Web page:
said front panel having a line of weakness extending substantially across the upper portion of the front panel and on the outside thereof terminating closely adjacent to the ends of front panel,
and the overlap flap secured to the face of the front panel above the line of weakness.
5. A half gallon carton blank formed from a continuous web of board on a rotary die and press suitable for the manufacture of milk cartons comprising, in combination,
top and bottom panels each having a length and width,
front and rear panels having a length to height ratio of at least two to one,
the sum of the widths of the top and bottom panels plus the heights of the front and rear panels being approximately 15 inches,
front opening and reclosure means comprising less than ten per cent of the perimeter dimension of said carton taken around its width and height,
opposed closure flaps at each end which together substantially cover the end of the tubular interior defined by the top, bottom, front and rear panels,
the subject blank being capable of forming into a carton having a perimeter dimension taken around its width and height of less than about 15.7 inches, and produced from a blank which is less than about 15.7 inches long at any point across its width.
Description
BACKGROUND OF THE INVENTION

1. Field of Invention

The subject carton for ice cream, ice milk, sherbet, mellorine and like products relates, of course, to the general field of ice cream cartons. It is specific, however, to an ice cream carton which can be produced on a milk carton machine which operates from a continuous web with a high speed rotary printing and rotary cutting.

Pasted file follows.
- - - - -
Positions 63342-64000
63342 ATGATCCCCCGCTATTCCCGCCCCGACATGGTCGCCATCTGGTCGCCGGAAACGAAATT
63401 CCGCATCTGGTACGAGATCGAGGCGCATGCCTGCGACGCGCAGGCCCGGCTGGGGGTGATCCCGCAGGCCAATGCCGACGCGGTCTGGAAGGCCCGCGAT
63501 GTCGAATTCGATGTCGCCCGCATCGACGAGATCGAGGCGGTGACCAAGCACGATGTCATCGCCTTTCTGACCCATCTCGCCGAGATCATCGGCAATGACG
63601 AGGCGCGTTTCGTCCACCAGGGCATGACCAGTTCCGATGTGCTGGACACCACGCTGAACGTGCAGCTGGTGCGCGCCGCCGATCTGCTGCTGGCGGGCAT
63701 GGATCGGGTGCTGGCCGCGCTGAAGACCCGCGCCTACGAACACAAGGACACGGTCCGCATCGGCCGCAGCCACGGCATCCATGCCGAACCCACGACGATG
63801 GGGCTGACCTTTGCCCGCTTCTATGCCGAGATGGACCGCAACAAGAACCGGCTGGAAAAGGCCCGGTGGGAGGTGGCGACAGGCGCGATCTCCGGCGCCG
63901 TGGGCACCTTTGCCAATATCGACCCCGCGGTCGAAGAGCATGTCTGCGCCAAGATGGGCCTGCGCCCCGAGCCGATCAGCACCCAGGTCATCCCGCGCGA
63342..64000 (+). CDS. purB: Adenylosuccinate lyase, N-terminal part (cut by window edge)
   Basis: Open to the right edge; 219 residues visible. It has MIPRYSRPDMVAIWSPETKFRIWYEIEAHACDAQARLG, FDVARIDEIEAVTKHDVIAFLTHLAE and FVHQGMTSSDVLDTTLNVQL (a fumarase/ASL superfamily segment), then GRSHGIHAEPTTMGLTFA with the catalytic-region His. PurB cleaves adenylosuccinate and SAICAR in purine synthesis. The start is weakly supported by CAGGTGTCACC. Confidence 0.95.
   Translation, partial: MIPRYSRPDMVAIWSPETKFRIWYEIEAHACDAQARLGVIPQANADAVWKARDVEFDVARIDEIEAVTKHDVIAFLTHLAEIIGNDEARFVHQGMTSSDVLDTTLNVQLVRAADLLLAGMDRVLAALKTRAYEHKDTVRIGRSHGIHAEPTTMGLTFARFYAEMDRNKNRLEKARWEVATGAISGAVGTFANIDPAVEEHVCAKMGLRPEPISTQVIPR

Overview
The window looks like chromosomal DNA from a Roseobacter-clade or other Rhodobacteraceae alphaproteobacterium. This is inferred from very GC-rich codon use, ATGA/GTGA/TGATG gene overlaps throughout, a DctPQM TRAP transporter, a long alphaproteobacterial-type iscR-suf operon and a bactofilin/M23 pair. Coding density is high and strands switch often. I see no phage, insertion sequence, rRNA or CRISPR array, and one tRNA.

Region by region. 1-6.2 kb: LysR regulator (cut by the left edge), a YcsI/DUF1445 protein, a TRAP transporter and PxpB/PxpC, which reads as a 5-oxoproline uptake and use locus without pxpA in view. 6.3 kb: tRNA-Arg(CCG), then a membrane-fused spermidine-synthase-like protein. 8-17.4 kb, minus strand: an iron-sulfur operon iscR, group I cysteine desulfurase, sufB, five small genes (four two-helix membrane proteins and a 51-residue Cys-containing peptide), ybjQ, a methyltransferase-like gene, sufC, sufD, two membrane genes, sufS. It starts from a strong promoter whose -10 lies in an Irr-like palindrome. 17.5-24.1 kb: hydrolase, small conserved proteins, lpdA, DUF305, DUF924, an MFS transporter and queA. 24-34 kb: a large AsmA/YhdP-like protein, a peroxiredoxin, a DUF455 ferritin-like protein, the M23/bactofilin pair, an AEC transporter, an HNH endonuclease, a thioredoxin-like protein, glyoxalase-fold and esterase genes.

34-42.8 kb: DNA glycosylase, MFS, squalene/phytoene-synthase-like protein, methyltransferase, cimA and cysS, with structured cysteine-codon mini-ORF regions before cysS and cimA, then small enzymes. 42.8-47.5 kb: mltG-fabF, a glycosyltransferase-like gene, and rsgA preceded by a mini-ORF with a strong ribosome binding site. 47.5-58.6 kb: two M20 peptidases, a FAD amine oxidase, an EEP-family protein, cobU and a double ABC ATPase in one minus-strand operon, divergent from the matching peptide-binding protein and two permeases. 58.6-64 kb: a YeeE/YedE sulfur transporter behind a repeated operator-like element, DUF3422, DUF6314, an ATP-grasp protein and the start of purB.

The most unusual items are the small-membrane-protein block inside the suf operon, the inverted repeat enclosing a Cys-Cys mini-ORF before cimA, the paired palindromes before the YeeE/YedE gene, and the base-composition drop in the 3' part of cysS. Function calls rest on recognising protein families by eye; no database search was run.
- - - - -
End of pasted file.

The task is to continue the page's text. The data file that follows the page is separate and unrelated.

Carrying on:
2. Description Of The Prior Art

Typical ice cream cartons are in almost all super markets. The package is usually susceptible of being opened from the top for ease in scooping out the product. In addition, the ends are usually closed in a fashion that they can be reopened for scraping all of the contents, or alternatively, slicing the ice cream.

In the typical manufacture of the typical prior art carton, rolls of paper board are first cut into large specific sheets. The sheets are then put in precisely piled stacks. The sheets are thereafter passed one or more times through a printing press which applies the desired graphics. Depending upon the facility, the sheets are sometimes stored for quite awhile while each printing pass sets. Sometimes, winding and restacking is required to facilitate ink setting and to provide a suitable pile to feed the cutter.

Thereafter, the printed sheets are scored and cut to the required individual carton size, and superfluous board is stripped from the carton blanks. After stripping, the individual cartons may optionally be coated. Finally, the side seam or glue flap is sealed on a gluer and they are shipped in knock-down fashion to a dairy to erect, fill, and seal.

It will be appreciated that when multiple (e.g., 4, 9, 16) cartons are printed on the sheets just described, a serious marketing planning difficulty is created. A determination is required of the ratio of the many brands, products, and flavors. Consequently, if a particular customer suddenly has a run on one specific product and needs additional cartons for it, he may have to accept production of excess cartons printed for other unneeded flavors or products and store these for uncertain subsequent usage. Alternatively, he may order a more costly special run of just the needed items, but the cost of this is often prohibitive. This is caused by the cost of time, labor, printing plates, ink, and board required to change over the press. This all adds to the cost and difficulties of using the known type of ice cream carton.